(the misadventures of an expatriate corporate dropout)

Tuesday, May 20, 2008

une jardinière.

This is one of the ways I want to spend my days in Brantôme. Becoming a gardener. I have a great space to work with. One of the things that inspired me during one of my early visits to France was a visit to the gardens of Villandry. Villandry is a Chateau from the 1500s, located in the Loire Valley. The original gardens were destroyed in the 19th century. It took a Spaniard, Dr. Joachim Carvallo and his American wife, Ann Coleman, to save Villandry's gardens. He bought the property in 1906, and restored the gardens to their original beauty.

When I visited, I learned that the gardens produce massive amounts of fruits and vegetables, harvested every year. My favorite part of the property was the mid-level garden, where you'll find the garden of love, the music garden, the veg garden and my favorite of favorites ... the herb garden. All of the gardens are breathtaking.

Its interesting to me that I am drawn to both French and English gardens because, in my mind, they are so vastly different. When I think of French gardens, I think of formality. Of control and neatness and rigid designs. Espalier. Topiaries. When I think of English gardens, I think of masses of wild flowers, climbing roses and cutting gardens. Now I know that the English have formal gardens and French do flowers ... these are just my uneducated impressions. I hope to spend time learning more. And experimenting with combinations of both designs.

My home in Brantôme has a smaller courtyard on the first lot and a larger open space on the second lot. I'd like to do a more formal area in the courtyard with crushed granite or rock of some sort. Experimenting with some of the geometric aspects preferred by the French. Topiary. Fountain. Seating.

And in the larger space, a more relaxed setting. An area of edibles (fruits, veg) and herbs. Espalier. I have tried my hand at pear. My espaliered pear tree I have pictured bears 2 varieties of pears. I've just learned that fig is suitable for espalier! My french dreams have always included a fig tree. I have an expanse of wall in the bigger lot that I am anxious to try. And there are grapes as well, not a vineyard but surrounding a small sun room. Pond perhaps.

At some point in the future, we envision a pool on the big lot. But we'll see. I'm looking forward to getting there and getting going. And writing about it.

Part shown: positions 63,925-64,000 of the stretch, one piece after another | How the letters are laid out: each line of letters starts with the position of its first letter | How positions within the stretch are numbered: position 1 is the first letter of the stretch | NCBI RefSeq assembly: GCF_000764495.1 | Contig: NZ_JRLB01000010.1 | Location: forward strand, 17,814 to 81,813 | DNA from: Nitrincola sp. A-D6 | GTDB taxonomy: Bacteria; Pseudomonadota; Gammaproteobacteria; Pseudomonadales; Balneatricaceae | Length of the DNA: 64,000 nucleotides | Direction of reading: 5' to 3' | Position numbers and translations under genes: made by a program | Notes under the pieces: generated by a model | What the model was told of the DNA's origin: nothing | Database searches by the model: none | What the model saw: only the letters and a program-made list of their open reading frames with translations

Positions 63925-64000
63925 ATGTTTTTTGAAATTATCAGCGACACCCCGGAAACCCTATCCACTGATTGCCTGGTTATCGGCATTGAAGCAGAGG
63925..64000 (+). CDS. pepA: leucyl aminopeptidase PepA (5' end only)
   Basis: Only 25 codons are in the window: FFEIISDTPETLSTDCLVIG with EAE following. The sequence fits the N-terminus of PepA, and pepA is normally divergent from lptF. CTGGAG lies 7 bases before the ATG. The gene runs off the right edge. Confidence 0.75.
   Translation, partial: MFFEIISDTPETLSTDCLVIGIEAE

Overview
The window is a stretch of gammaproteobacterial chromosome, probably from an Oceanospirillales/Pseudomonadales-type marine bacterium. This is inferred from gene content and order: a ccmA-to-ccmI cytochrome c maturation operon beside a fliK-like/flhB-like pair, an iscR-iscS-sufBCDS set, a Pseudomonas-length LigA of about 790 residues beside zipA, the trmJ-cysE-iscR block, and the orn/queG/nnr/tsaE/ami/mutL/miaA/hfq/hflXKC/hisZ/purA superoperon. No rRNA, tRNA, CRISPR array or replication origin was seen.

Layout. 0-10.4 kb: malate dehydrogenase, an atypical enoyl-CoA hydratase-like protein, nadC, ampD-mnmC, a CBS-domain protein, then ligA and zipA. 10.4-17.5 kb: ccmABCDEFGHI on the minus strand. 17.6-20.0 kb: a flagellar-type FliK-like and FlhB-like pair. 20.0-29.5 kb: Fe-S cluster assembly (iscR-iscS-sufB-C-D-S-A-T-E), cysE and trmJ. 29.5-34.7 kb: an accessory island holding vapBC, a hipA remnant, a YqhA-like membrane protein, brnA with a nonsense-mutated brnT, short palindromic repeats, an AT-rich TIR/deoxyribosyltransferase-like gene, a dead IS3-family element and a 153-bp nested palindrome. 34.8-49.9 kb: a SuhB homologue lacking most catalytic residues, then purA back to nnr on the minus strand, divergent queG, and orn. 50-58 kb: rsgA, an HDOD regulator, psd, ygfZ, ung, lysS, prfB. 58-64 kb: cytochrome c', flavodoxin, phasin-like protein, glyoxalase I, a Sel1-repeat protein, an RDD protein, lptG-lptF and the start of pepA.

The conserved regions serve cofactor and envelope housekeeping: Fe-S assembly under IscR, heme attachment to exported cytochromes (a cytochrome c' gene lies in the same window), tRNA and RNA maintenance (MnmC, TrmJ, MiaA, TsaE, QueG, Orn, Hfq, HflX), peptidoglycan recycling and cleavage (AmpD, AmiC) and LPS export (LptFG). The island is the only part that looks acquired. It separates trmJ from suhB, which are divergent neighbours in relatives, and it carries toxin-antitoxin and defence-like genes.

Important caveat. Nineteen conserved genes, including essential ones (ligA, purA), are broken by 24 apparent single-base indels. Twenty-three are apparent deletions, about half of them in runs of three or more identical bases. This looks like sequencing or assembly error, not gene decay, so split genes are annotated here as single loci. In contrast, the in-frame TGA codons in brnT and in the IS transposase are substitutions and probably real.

La Belette Rouge said...

I am not a gardener, nor do I think I ever will be, but I admire those who are. And, I am sure your garden will be lovely if perhaps not as grand as grand as the gardens of Villandry.

Your house sounds lovely. And, I am sure your gardening skills will make it even more beautiful. I am looking forward to reading about your gardening adventures. I am off to go and Google Brantôme. I don't know where that is.

Je ne regrette rien said...

LBR-thanks! I added some links to earlier posts about my new home, to make it a bit easier. There's one to a slide show that includes my house.

La Belette Rouge said...

Thanks for the lead. I am off to see if I can find it.:-)

Allison said...

What I want to know is, are you expanding your gardening interests to include COOKING?? I still remember my favorite trip to visit my then boyfriend's mom who had retired to Provence. The plum, pear and apricot trees on their property meant delectable jams etc. And veg from the garden, mmm yum!

We can't wait for you to get going either, and writing about it.

Anonymous said...

That is quite the garden in the first picture. Frankly, I have a hard time with house plants and the hedge in my yard needs, well, TLC. I don't want to do it. I can't even imagine trimming the likes of that maze of a garden. Wow.

Je ne regrette rien said...

Allison-I love to cook and that will come, eventually. My house needs a new kitchen ... so I'm arriving with a 2 burner hot plate and an electric teakettle to get me by!

FOT-If you are ever near Villandry, it is a must see. That pic is just a slice of the total gardens. I skipped the chateau for more time wandering the grounds. I'm not wanting to be a slave to my garden, so this will serve more as inspiration as opposed to reality!

Diane said...

We had a fig tree in the back of one of our homes when I was a kid. Loved it! The fruit, the folliage...amazing!

I've never had much luck gardening myself but I always like having a few fresh herbs growing for my kitchen.

I can't wait to see what you do! I'm so excited for you Kim. :-)

Je ne regrette rien said...

aww di, thanks bunches!